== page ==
BACKGROUND: Functional impairment of interferon, a natural antiviral component of the immune system, is associated with the pathogenesis and severity of COVID-19. We aimed to compare the efficacy of interferon beta-1a in combination with remdesivir compared with remdesivir alone in hospitalised patients with COVID-19. METHODS: We did a double-blind, randomised, placebo-controlled trial at 63 hospitals across five countries (Japan, Mexico, Singapore, South Korea, and the USA). Eligible patients were hospitalised adults (aged ≥18 years) with SARS-CoV-2 infection, as confirmed by a positive RT-PCR test, and who met one of the following criteria suggestive of lower respiratory tract infection: the presence of radiographic infiltrates on imaging, a peripheral oxygen saturation on room air of 94% or less, or requiring supplemental oxygen. Patients were excluded if they had either an alanine aminotransferase or an aspartate aminotransferase concentration more than five times the upper limit of normal; had impaired renal function; were allergic to the study product; were pregnant or breast feeding; were already on mechanical ventilation; or were anticipating discharge from the hospital or transfer to another hospital within 72 h of enrolment. Patients were randomly assigned (1:1) to receive intravenous remdesivir as a 200 mg loading dose on day 1 followed by a 100 mg maintenance dose administered daily for up to 9 days and up to four doses of either 44 µg interferon beta-1a (interferon beta-1a group plus remdesivir group) or placebo (placebo plus remdesivir group) administered subcutaneously every other day. Randomisation was stratified by study site and disease severity at enrolment. Patients, investigators, and site staff were masked to interferon beta-1a and placebo treatment; remdesivir treatment was given to all patients without masking. The primary outcome was time to recovery, defined as the first day that a patient attained a category 1, 2, or 3 score on the eight-category ordinal scale within 28 days, assessed in the modified intention-to-treat population, defined as all randomised patients who were classified according to actual clinical severity. Safety was assessed in the as-treated population, defined as all patients who received at least one dose of the assigned treatment. This trial is registered with ClinicalTrials.gov, NCT04492475. FINDINGS: Between Aug 5, 2020, and Nov 11, 2020, 969 patients were enrolled and randomly assigned to the interferon beta-1a plus remdesivir group (n=487) or to the placebo plus remdesivir group (n=482). The mean duration of symptoms before enrolment was 8·7 days (SD 4·4) in the interferon beta-1a plus remdesivir group and 8·5 days (SD 4·3) days in the placebo plus remdesivir group. Patients in both groups had a time to recovery of 5 days (95% CI not estimable) (rate ratio of interferon beta-1a plus remdesivir group vs placebo plus remdesivir 0·99 [95% CI 0·87-1·13]; p=0·88). The Kaplan-Meier estimate of mortality at 28 days was 5% (95% CI 3-7%) in the interferon beta-1a plus remdesivir group and 3% (2-6%) in the placebo plus remdesivir group (hazard ratio 1·33 [95% CI 0·69-2·55]; p=0·39). Patients who did not require high-flow oxygen at baseline were more likely to have at least one related adverse event in the interferon beta-1a plus remdesivir group (33 [7%] of 442 patients) than in the placebo plus remdesivir group (15 [3%] of 435). In patients who required high-flow oxygen at baseline, 24 (69%) of 35 had an adverse event and 21 (60%) had a serious adverse event in the interferon beta-1a plus remdesivir group compared with 13 (39%) of 33 who had an adverse event and eight (24%) who had a serious adverse event in the placebo plus remdesivir group. INTERPRETATION: Interferon beta-1a plus remdesivir was not superior to remdesivir alone in hospitalised patients with COVID-19 pneumonia. Patients who required high-flow oxygen at baseline had worse outcomes after treatment with interferon beta-1a compared with those given placebo. FUNDING: The National Institute of Allergy and Infectious Diseases (USA).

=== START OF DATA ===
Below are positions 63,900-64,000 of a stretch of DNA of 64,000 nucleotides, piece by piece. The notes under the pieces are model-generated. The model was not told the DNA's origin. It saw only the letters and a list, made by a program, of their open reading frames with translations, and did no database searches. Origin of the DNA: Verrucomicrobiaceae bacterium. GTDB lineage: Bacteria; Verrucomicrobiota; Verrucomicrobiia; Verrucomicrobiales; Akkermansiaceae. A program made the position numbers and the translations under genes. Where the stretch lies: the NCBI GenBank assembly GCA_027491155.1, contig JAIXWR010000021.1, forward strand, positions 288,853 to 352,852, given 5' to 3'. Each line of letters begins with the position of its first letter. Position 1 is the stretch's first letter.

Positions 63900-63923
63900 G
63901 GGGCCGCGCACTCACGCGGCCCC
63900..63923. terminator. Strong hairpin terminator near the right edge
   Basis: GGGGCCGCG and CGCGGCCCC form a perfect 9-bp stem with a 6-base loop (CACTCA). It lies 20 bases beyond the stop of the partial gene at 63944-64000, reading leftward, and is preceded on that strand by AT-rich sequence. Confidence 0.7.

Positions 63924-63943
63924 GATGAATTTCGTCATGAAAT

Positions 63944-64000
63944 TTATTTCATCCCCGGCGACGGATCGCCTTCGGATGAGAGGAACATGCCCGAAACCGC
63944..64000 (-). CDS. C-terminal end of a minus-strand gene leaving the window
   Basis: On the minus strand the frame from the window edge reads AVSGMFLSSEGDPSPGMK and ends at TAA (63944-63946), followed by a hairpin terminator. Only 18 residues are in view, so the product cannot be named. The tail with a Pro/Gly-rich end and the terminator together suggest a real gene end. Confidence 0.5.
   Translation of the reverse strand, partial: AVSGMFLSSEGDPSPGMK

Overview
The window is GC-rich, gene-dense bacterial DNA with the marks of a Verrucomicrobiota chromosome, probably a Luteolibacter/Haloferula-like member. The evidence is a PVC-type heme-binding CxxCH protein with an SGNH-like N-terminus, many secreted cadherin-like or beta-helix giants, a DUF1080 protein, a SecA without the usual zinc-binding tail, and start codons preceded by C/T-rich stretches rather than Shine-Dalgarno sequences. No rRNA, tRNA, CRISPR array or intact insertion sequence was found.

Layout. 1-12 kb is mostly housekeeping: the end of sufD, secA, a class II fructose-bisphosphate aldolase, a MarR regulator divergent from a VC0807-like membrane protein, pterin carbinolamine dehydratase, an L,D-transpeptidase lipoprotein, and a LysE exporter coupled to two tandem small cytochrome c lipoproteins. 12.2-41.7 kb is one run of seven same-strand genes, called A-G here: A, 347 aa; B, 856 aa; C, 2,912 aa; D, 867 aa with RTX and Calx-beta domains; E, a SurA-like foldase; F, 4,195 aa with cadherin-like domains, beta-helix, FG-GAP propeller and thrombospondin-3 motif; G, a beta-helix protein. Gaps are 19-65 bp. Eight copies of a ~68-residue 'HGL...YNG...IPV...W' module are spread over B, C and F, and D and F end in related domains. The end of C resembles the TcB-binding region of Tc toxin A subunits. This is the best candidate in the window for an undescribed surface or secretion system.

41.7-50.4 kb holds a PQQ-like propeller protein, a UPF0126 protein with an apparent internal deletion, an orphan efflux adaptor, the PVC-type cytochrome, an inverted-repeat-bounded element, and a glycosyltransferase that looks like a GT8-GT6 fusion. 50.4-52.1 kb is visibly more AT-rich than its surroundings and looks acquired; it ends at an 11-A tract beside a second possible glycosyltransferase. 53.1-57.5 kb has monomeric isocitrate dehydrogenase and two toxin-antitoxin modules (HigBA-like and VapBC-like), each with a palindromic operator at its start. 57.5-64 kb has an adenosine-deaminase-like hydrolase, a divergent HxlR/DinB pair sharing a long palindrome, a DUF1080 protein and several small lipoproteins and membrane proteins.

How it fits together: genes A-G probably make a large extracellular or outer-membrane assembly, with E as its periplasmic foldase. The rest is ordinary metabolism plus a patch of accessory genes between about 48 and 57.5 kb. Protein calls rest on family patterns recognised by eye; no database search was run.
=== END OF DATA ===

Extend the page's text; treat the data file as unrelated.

Subject(s)
Adenosine Monophosphate/analogs & derivatives , Alanine/analogs & derivatives , Antiviral Agents/therapeutic use , COVID-19 , Interferon beta-1a/therapeutic use , Adenosine Monophosphate/therapeutic use , Adult , Aged , Alanine/therapeutic use , COVID-19/drug therapy , Double-Blind Method , Female , Humans , Japan , Male , Mexico , Middle Aged , Oxygen , Republic of Korea , SARS-CoV-2 , Singapore , Treatment Outcome , United States
8.
Open Forum Infect Dis ; 7(12): ofaa509, 2020 Dec.
Article in English | MEDLINE | ID: covidwho-1010601

ABSTRACT

As the coronavirus disease 2019 (COVID-19) pandemic has progressed, a large volume of literature has developed delineating the clinical manifestations of acute infection. Recent reports have also started to describe persistent symptoms extending beyond the period of initial illness or hospitalization. Anecdotes of different signs and symptoms occurring after acute infection have also arisen in the lay press. Here we describe the current existing medical literature on the emerging concept of postacute COVID-19 and suggest an approach to classifying different manifestations of the syndrome. We also review long-term clinical manifestations observed in patients who recovered from infection due to other epidemic coronaviruses and briefly discuss potential mechanisms driving the phenomenon of postacute COVID-19.

10.
N Engl J Med ; 383(19): 1813-1826, 2020 11 05.